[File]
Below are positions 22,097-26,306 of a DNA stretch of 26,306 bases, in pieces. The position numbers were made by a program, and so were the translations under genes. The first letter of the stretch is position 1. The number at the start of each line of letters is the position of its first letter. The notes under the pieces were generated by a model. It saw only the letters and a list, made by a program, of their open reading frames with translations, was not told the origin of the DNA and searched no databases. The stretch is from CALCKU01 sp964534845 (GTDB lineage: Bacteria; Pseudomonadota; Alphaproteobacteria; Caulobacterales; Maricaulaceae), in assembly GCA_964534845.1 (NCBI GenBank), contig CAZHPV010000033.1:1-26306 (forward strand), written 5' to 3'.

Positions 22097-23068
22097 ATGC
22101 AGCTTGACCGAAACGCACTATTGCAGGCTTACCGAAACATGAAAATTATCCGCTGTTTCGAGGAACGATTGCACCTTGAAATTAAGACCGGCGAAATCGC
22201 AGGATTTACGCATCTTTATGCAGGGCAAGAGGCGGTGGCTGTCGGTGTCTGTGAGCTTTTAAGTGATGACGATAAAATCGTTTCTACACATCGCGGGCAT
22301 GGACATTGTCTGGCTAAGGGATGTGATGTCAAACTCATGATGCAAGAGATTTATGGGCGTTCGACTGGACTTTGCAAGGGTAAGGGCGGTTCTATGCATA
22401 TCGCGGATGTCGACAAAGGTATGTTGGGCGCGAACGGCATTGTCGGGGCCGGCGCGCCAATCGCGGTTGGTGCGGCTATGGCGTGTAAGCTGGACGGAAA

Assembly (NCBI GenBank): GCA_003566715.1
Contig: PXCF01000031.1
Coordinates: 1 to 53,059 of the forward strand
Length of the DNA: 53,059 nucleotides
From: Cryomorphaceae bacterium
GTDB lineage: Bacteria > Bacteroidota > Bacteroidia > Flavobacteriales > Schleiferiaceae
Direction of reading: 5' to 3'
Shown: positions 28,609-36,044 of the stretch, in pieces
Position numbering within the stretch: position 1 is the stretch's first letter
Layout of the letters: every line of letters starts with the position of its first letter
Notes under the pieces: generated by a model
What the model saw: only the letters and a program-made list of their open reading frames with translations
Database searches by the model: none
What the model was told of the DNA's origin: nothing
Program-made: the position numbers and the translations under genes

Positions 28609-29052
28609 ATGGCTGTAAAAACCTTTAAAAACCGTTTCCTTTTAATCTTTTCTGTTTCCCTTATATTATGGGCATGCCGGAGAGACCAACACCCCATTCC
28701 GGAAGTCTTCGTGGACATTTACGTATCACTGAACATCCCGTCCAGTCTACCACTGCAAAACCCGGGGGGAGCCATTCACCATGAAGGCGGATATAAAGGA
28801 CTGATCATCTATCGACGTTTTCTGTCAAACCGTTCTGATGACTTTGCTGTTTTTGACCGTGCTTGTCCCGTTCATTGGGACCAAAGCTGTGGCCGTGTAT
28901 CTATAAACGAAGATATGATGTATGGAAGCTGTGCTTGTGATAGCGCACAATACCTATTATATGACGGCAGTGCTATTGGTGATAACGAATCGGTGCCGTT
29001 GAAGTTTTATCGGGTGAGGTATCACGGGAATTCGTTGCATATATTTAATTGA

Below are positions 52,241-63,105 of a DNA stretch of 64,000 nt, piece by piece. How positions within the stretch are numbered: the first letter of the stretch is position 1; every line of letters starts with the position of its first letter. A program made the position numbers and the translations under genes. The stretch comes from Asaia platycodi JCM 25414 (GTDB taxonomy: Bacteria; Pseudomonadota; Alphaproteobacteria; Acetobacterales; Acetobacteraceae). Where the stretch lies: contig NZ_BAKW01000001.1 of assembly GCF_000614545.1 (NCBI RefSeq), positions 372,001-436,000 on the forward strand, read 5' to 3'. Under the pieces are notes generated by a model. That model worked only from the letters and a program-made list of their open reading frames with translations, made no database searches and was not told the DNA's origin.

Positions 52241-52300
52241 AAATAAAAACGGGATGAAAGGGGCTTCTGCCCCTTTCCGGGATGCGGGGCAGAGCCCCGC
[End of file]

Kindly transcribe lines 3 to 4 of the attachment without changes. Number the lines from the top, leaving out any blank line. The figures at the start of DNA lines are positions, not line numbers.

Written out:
22097 ATGC
22101 AGCTTGACCGAAACGCACTATTGCAGGCTTACCGAAACATGAAAATTATCCGCTGTTTCGAGGAACGATTGCACCTTGAAATTAAGACCGGCGAAATCGC